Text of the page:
guest post by Mandy Smith,
It’s a common question and one I’ve asked many times in many ways. It paints God as oblivious, distant, uncaring. As many times as I’ve asked it, I’ve never found a satisfying answer. But the way Mark’s Gospel tells the story makes me think again.
“First Mark invites us to a meal where a woman upsets the proceedings by pouring a jar of perfume worth a year’s salary on Jesus’s head. She goes against all sense of decorum and common sense. What a scene! What a waste! Her behavior flies in the face of all that empire values. But she is anointing a different kind of king. And unlike the others in the room, Jesus welcomes her actions. He embraces this outcast who knows the abandon and the abundance of kingdom. The others misunderstand, they shame, they disregard. He could choose to acquiesce to their expectations of him. But Jesus is driven by something better than their approval. In pressing toward it, he dies this social death.
Next, we’re welcomed into another room and another meal. This time Jesus celebrates Passover with his disciples and, even as they eat, Jesus predicts that one of them will betray him and that the rest will desert and deny him. At the moment when their friend needs them the most, when he is most clear about who he is and what the kingdom requires of him, they will flee. Knowing this will happen, Jesus could just drop the plan, go back to a normal life, set aside the conflict that his choices are bringing. But he presses on toward kingdom, even when he knows his own friends will choose comfort and safety (and, in some cases, empire). In pressing toward kingdom, Jesus dies this relational death.
Then Mark takes us to the scene in the garden of Gethsemane and lets us see just how much Jesus is breaking under the weight of this kingdom vision. The waves threaten to smash this clay vessel to pieces. He throws himself to the ground in distress, agitated beyond description. He cries out to the Father as a child cries, torn between a desire to be obedient and a deep, bodily sense of what it will cost. Will this emptying of his will leave him with no self left? And even in the face of his friends’ rejection, even in the midst of this angst, Jesus again chooses kingdom. In so doing, Jesus dies an emotional and existential death.
The day should be dawning after this excruciating night, but Mark’s telling only gets darker as we find Jesus facing a trial before the religious leaders. Empire is looking for a reason to put him to death. Empire asks “Are you?” and Jesus says “I am.” It’s all empire needs to hear to do away with him. He could have continued his silence. He could have questioned his own call. He could have returned to Nazareth. But once more something better than safety drew him forward. He has already died to social status, emotional security and existential equilibrium, and his own will. Now, in the face of impending physical harm, he dies to his own self-preservation instinct. He dies to any claim empire might have on him. He does so because of the claim that kingdom has on him. These deaths allow him to welcome the kingdom as a child. And then comes the final death.”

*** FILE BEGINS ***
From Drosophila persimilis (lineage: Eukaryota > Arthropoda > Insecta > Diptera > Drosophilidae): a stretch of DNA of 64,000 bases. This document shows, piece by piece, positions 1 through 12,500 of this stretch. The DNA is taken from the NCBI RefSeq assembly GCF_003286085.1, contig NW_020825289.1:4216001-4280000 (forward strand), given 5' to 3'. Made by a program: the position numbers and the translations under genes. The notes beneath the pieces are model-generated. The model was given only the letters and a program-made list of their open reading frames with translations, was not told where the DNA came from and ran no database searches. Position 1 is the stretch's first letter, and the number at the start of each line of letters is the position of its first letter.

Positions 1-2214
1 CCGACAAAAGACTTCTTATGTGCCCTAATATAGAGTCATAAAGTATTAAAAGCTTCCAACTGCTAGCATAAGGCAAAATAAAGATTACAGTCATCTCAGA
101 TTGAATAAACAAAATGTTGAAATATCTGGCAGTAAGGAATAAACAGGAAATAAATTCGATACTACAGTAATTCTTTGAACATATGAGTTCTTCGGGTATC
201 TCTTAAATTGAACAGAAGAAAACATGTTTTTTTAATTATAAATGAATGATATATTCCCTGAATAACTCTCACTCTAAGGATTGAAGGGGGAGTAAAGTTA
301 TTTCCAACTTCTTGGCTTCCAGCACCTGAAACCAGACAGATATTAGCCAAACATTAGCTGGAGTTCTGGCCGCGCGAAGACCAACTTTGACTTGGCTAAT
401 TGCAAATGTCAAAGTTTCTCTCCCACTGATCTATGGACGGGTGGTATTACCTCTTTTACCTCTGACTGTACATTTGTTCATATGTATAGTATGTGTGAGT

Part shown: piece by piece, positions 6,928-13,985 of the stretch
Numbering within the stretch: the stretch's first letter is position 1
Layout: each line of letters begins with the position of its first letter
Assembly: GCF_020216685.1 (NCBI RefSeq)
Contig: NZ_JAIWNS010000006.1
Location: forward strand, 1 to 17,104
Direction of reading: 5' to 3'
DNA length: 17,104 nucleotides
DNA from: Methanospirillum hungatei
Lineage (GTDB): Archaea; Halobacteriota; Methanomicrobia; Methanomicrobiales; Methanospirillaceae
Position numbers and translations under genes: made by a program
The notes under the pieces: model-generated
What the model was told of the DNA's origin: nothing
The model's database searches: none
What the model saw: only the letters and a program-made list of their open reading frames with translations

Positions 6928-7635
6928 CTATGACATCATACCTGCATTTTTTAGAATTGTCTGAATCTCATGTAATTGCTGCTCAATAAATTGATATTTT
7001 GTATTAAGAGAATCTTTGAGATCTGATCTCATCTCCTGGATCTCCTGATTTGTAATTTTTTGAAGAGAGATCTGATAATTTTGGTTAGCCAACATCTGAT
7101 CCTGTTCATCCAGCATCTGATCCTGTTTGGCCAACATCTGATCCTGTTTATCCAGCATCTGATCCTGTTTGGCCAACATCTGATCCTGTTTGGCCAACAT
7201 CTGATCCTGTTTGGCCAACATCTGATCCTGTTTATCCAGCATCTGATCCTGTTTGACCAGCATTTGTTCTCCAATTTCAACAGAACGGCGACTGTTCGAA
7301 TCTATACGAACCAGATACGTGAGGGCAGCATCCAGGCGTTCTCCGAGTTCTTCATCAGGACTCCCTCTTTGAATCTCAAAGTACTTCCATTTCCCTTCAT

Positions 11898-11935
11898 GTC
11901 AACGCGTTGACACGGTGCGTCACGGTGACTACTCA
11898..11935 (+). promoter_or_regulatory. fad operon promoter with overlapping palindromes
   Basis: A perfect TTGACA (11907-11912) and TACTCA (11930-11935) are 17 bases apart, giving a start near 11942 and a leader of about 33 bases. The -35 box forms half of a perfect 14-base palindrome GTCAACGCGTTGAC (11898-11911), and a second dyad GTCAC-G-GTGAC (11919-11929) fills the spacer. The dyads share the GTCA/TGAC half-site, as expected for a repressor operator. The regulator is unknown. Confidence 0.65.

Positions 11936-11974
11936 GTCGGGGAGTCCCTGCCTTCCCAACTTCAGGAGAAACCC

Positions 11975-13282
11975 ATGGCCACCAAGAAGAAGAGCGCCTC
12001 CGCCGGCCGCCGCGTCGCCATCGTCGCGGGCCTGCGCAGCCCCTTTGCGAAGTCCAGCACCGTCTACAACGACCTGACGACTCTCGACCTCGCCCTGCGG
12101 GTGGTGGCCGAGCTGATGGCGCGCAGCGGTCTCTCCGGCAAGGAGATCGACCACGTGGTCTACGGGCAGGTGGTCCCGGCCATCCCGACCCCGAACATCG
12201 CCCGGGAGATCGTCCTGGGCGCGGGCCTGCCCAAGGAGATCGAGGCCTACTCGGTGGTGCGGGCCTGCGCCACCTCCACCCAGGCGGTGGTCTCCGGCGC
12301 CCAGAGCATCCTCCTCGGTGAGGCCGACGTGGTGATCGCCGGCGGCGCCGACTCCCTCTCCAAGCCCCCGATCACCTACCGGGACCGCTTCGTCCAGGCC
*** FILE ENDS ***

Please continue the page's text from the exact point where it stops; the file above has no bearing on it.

As Christians, we talk a lot about Jesus’ death but for those of us still living, it can seem rather distant, even abstract. What difference does his death really make if the world is still so broken? So it helps me to see how many deaths Jesus died, well before he hung on that cross. On a daily basis he died to his own comfort and convenience and control. In his desire to keep pressing toward the Kingdom, he lost friends, safety, stability. He was misunderstood, betrayed, forsaken, denied, accused by people he trusted—each choice a death to his relational and social and emotional well-being. He knows that to be like us is to experience all those levels of human life (and death).
Yes, it’s natural for us to ask, “How could a loving God . . . ?” And when we do, we imagine we’re the ones suffering while he’s sitting far off in a distant, cosy heaven. But Jesus has solidarity with us in our suffering, as we have solidarity with Him in His.
How could a loving God? A loving God could suffer with us to show us that suffering will ultimately not alienate or overcome us. A loving God could bear rejection just for the sake of being with those who would receive him. A loving God could enter into our experience to redeem it, in all its brokenness.
And he has.
“Christ’s sacrifice of himself for us . . . is not only his death on the cross, but the psychological, spiritual and personal alienation. . . . When our sufferings are joined to Christ’s they become redemptive for us personally.” –Thomas Keating.
“Whatever it means that God loves us, whatever it means that God takes care of us, it clearly does not mean that God stops painful things from happening to us.” –James Finley
Excerpt from Unfettered: Imagining a Childlike Faith Beyond the Baggage of Western Culture by Mandy Smith, adapted for Godspace blog.
Bio for Mandy Smith
Originally from Australia, Mandy Smith is a pastor and author of The Vulnerable Pastor: How Human Limitations Empower Our Ministry (IVP). Her next book, Unfettered: Imagining a Childlike Faith Beyond the Baggage of Western Culture (Brazos), releases in May and is available for pre-order. Mandy and her husband, a New Testament professor, live with their family in a little house where the teapot is always warm.